By removing foreign passports from the list unless they're accompanied by federal immigrationdocumentation, the new bill would technically prevent illegal immigrants from getting a marriage license in Georgia or from accessing water and sewage service in the many municipalities that require identification to turn on service.
Hightower said the possibility of preventing illegal immigrants from obtaining marriage licenses and access to water and sewer services was not intentional. Since being made aware of that issue, he's looking at what can be done to resolve it, he said.
Copyright The Associated Press
October 23, 2012
This month Mark Lyttle, an American citizen from North Carolina who has mental disabilities, received a 175 thousand dollar settlement from the federal government. A federal district court in Georgia found the government wrongfully deported him Mexico.
In 2008 Lyttle was inexplicably referred to Immigration and Customs Enforcement as an undocumented immigrant from Mexico. That’s despite the fact the bi-polar man had never been to Mexico, shares no Mexican heritage and spoke no Spanish.But he was detained and deported to Mexico with just three dollars in his pocket.
Azadeh Shahshahani with the Georgia ACLU , which represented him, says Lyttle spent 125 days wandering central America.
She says he was" living off the streets and homeless shelters, and begging. And he had no way to prove his identity either, so he was imprisoned at times.“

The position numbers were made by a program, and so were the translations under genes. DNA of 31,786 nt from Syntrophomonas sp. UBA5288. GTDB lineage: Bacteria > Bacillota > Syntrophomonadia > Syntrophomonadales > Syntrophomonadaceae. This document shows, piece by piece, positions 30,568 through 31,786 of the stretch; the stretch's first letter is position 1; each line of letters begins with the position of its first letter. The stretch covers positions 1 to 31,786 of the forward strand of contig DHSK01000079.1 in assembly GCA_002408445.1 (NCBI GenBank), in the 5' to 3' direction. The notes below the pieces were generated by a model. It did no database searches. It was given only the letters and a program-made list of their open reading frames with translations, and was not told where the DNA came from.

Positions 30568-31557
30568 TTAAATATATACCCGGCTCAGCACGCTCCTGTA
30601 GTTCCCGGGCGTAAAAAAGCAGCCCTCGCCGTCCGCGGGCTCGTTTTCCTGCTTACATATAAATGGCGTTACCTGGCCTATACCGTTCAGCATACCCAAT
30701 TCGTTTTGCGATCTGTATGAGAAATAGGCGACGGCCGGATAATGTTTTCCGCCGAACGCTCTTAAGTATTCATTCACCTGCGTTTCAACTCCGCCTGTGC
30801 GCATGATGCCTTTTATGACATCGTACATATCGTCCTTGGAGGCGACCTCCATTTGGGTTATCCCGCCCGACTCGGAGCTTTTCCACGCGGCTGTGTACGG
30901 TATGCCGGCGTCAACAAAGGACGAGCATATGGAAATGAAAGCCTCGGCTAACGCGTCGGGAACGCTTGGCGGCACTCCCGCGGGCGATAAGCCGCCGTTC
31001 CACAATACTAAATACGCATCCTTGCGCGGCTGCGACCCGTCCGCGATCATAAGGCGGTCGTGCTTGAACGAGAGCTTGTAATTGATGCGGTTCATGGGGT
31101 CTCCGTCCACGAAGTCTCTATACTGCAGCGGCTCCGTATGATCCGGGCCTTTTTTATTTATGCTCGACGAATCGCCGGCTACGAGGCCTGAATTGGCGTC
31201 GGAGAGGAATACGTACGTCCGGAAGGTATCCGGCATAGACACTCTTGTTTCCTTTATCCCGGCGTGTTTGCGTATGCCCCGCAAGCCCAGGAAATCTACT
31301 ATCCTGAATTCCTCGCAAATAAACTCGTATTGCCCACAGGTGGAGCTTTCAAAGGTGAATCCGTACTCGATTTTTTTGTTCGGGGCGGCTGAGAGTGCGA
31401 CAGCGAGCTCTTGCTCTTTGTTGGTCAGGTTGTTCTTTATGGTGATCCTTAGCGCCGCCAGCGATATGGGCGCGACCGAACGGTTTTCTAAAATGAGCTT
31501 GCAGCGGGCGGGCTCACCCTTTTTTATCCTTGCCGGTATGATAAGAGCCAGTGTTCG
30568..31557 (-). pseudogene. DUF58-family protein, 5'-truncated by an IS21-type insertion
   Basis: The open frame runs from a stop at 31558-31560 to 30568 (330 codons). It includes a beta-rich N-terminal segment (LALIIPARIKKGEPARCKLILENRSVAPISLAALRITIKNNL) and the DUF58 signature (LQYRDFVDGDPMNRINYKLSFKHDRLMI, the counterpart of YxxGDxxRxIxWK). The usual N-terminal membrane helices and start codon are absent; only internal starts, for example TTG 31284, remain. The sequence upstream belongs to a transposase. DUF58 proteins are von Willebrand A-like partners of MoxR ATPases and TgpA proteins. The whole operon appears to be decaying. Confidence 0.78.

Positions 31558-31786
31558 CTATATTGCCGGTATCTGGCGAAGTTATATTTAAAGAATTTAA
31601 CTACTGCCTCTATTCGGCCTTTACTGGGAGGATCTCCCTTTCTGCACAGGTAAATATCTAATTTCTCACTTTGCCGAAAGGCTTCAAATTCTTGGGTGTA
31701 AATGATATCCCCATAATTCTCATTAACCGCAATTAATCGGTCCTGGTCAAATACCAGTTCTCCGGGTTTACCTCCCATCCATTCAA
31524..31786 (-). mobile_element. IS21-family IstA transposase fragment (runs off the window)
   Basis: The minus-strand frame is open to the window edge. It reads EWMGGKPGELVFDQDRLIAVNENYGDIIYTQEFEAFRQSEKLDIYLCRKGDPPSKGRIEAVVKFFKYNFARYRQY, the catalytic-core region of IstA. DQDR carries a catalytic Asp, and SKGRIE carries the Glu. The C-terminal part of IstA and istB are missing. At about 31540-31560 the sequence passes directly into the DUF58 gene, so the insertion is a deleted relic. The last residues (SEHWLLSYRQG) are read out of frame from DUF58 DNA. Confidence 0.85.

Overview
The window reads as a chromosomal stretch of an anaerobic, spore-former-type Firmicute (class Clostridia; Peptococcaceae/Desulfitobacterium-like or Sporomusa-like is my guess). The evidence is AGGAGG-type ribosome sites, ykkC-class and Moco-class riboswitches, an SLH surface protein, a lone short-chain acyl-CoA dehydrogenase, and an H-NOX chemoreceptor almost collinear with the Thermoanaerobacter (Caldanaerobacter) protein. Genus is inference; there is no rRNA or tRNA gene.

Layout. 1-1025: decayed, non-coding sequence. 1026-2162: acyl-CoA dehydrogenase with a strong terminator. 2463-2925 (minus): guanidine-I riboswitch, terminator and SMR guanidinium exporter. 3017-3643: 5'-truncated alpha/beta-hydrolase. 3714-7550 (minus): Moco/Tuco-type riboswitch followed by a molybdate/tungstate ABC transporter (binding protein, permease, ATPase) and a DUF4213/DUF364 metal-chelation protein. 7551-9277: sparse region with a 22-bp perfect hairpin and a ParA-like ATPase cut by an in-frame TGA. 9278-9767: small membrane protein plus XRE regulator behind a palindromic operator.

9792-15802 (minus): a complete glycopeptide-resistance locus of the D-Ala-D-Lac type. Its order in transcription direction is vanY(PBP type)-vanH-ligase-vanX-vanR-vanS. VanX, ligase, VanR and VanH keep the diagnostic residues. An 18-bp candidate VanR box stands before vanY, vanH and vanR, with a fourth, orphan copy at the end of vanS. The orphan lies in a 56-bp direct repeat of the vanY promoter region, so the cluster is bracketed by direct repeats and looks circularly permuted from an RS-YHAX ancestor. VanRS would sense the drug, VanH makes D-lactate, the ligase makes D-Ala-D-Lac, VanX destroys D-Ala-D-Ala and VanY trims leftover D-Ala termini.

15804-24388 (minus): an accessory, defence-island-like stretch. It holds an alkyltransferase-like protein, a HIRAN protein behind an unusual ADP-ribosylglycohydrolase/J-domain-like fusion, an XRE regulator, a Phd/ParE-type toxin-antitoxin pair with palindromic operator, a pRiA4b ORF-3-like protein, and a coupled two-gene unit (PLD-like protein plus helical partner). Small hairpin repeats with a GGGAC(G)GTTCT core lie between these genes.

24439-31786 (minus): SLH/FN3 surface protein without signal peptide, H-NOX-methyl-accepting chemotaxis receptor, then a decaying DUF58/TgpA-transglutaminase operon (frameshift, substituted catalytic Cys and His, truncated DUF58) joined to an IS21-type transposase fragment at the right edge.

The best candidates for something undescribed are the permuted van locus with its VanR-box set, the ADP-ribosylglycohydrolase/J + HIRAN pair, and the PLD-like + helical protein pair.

Ultimately, someone with the American Embassy in Guatemala helped him get back to the U.S.
ICE has refused comment on Lyttle’s case. A spokesman says they now offer a 24-hour hotline to help detainees. ICE personnel will collect information from the individual and refer it to the relevant Field office for immediate action. Shahshahani says that is a good first step. But she says people with mental disabilities need a court-appointed lawyer to ensure their rights are protected during the deportation process.
She says “The ACLU has done a study on documented cases where individuals who could not even remember their own names were left to languish in detention centers with nobody really caring what happens to them until an attorney or advocate discovers their fate.”
June 25, 2012
The ACLU Foundation of Georgia, in conjunction with other civil liberties and community organizations, recently sent a letter to Apple regarding allegations that customers have twice been denied the right to purchase merchandise in their stores in suburban Atlanta on the basis of race. In both cases, the customers denied merchandise were of Iranian descent.